When abstract artist Tyler Guinn picks up a paintbrush (or, more likely, a palette knife), he’s never faced with the proverbial blank canvas. Before he begins painting, Guinn imbues his canvas with character by staining it with coffee, wine or Hill Country soil. In some cases, he even treats it with river water. “You can’t quite tell what it’s been through,” says Guinn of the washed, distressed quality. “It makes you wonder, ‘Is it old?’ or ‘Did it get rained on?’ You can see my fingerprints, too, so there are very human elements also at play.” It’s this organic underpainting that lends the artist’s abstracts their beguiling authenticity.
While Guinn didn’t formally study art, his mother was an artist, which helped make his leap five years ago into painting professionally feel more natural. The medium came to him easily, and one of his signature styles emerged early: Canvases featuring a broad, clean border with chaotic slash marks and heavy impasto at the center. Soon, the artist was fielding commission requests. “A friend would see one of my pieces and say, ‘I love that. Are you going to do anything that’s squarer or in these colors?’ ” recalls Guinn, who was always happy to accommodate. Accustomed to working with creative directors in his former professional life, Guinn enjoys the collaboration. “I want clients to feel as though they’re part of the work—not that they simply bought it,” he explains.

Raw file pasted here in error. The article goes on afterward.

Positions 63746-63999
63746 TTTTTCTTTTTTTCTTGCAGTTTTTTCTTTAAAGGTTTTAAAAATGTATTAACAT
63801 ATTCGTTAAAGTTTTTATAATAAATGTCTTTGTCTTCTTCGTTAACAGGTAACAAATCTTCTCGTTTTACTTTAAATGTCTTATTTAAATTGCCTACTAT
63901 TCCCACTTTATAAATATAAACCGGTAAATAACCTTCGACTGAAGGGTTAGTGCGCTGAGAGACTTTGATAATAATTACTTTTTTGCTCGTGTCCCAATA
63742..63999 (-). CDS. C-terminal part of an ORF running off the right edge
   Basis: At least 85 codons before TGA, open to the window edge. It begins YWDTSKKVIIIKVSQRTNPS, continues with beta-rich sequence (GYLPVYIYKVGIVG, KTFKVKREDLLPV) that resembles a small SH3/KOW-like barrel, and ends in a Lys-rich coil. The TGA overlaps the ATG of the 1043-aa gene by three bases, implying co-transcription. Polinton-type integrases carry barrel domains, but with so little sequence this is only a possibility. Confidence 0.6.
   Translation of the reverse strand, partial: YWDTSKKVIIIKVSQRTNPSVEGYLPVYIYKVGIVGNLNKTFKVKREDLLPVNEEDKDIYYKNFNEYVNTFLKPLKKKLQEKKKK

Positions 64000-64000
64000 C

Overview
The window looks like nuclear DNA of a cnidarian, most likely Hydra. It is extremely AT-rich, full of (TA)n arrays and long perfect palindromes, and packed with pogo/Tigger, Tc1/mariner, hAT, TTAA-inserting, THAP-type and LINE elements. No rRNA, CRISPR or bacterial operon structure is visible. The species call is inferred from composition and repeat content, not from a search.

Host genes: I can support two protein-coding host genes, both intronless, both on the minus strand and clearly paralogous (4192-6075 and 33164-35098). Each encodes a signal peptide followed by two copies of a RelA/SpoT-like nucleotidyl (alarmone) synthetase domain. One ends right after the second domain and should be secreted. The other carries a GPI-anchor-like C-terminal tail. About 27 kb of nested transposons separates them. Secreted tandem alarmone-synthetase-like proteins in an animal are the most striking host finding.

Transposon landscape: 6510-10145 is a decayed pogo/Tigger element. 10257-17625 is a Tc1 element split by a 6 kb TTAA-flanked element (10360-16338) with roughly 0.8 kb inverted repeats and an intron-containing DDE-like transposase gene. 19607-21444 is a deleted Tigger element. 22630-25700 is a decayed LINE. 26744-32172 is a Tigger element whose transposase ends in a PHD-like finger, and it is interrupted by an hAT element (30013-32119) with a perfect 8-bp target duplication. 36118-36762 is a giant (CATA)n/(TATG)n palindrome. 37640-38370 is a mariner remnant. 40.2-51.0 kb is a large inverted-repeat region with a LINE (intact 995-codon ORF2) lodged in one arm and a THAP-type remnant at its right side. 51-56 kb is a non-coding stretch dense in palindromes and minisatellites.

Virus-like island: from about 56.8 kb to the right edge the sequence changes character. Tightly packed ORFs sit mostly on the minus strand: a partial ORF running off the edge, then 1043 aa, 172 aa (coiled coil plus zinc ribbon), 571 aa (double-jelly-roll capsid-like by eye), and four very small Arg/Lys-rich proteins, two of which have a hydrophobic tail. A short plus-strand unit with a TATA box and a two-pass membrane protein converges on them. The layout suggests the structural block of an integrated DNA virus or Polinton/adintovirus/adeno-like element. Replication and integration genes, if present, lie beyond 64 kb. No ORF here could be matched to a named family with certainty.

A visit to the artist’s Austin studio reveals his unique process. Brimming with furniture, ceramics and houseplants, the space feels like a home, with Guinn constantly rearranging its contents. “I like to shift things around and create in different spaces, different lights,” the artist notes. You’ll find materials he’s gathered from the natural world, including dried plants and gritty dirt that end up incorporated into his fine art pieces. In turn, his paintings—with their rich texture, subtle color and organic elements—are very much at home in interior environments.
Guinn is represented by several galleries—Tappan, Commerce Gallery and Mont Art House—but also, tellingly, by Rath, a home decor showroom. The artist believes the objects in our spaces influence how we feel, act and even think. “Art can completely affect your mood and response to your surroundings,” he says. “I want to create paintings that people want to live with for years to come.”